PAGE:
Rising Sea Levels Part 1: Human Habitats in Danger
written by: Matt Schelke•edited by: Niki Fears•updated: 1/12/2010
One of the key issues of global warming is the rise in world sea levels. But this rise doesn't just impact the animal and plant kingdoms, but deeply affects the human landscape, too.
slide 1 of 2
Imagine that you’re visiting a friend’s beach house. You’ve spent a week swimming, sunbathing, and relaxing by the beautiful blue ocean waters. But then, one morning, you wake up to find that the house is submerged in salt water.
This scenario is, of course, unrealistic. However, it does illustrate an important and relevant environmental issue: rising sea levels. Due to global warming, sea levels have been increasing at a rate of about three millimeters every year. As temperatures increase, polar ice caps and glaciers melt. The meltwater flows into oceans and seas, raising tide levels around the world. Over the past hundred years, the rate of rise has gradually increased.
Naturally, rising sea levels have important environmental consequences. However, this article will deal with the effects of rising sea levels on human habitats, oft-overlooked victims of rising tides.
While there have been no conclusive reports that rising sea levels have a direct affect on human habitation, many scientists are worried that small island states might “drown" in the near future. In particular, researchers have focused on the Pacific island states of Tuvalu and Tegua. In Tuvalu, sea levels rise about 1.2 mm per year, increasing the damage caused by the occasional floods. In addition, the tropical hurricanes that sweep through the region cause land erosion, making it easier for flood waters to reach important agricultural and inhabited land.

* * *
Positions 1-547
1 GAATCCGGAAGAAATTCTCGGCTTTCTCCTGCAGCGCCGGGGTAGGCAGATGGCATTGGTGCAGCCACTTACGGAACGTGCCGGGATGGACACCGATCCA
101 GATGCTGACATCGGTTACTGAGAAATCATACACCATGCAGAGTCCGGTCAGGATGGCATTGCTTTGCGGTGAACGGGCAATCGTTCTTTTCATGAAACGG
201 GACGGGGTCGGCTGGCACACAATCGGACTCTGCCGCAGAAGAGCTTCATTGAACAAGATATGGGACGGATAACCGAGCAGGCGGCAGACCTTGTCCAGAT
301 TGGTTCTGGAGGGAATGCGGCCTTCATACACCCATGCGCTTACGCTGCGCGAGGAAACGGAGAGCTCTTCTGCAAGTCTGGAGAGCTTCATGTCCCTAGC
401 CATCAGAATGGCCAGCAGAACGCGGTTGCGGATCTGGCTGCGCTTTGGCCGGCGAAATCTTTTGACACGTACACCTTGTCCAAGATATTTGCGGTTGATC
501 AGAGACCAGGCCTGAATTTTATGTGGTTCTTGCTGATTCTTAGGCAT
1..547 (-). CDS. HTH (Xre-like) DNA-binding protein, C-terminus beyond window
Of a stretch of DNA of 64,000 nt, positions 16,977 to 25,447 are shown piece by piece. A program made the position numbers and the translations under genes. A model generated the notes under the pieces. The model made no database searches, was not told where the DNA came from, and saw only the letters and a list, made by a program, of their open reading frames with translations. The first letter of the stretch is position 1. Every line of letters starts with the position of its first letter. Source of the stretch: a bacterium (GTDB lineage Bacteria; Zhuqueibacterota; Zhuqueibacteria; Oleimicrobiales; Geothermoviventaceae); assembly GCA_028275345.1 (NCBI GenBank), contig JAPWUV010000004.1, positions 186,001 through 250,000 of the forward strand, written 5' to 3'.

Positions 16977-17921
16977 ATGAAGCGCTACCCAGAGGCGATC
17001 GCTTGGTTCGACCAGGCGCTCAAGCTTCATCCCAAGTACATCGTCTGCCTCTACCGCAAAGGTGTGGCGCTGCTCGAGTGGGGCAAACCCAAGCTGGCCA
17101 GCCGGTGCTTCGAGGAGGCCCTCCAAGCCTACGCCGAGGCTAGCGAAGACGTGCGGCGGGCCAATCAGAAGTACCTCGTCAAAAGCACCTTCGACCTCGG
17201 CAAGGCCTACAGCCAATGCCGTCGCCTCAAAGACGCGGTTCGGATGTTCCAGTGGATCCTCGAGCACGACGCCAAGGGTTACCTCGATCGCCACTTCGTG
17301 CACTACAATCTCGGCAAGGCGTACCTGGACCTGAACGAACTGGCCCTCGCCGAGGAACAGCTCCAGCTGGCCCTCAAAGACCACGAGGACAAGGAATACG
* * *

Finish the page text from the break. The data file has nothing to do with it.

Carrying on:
In Tegua, sea levels have been rising at about 7 mm per year. However, as reliable data has only been recorded over the past decade, it is difficult to predict the exact effects of the rise. Researchers, though, are concerned about the island’s fate.
Another major issue involved with rising sea levels is river delta flooding. Major deltas, like the Ganges River Delta, open into oceans. In Asia, many people live in small shacks in these fertile delta regions. As the sea levels rise, land erodes along the deltas, displacing thousands of families. In Bangladesh, where the Ganges delta is located, millions of people are displaced each year by the rising tides. In addition, the floods can devastate the annual rice crop, a staple for many poor Asian farmers.
So while scientists warn us about the danger of rising sea levels to ecosystems and natural habitats, it is important to remember that they deeply affect the human landscape, too. They remind us that we are not separate from the world, but are intimately connected to it.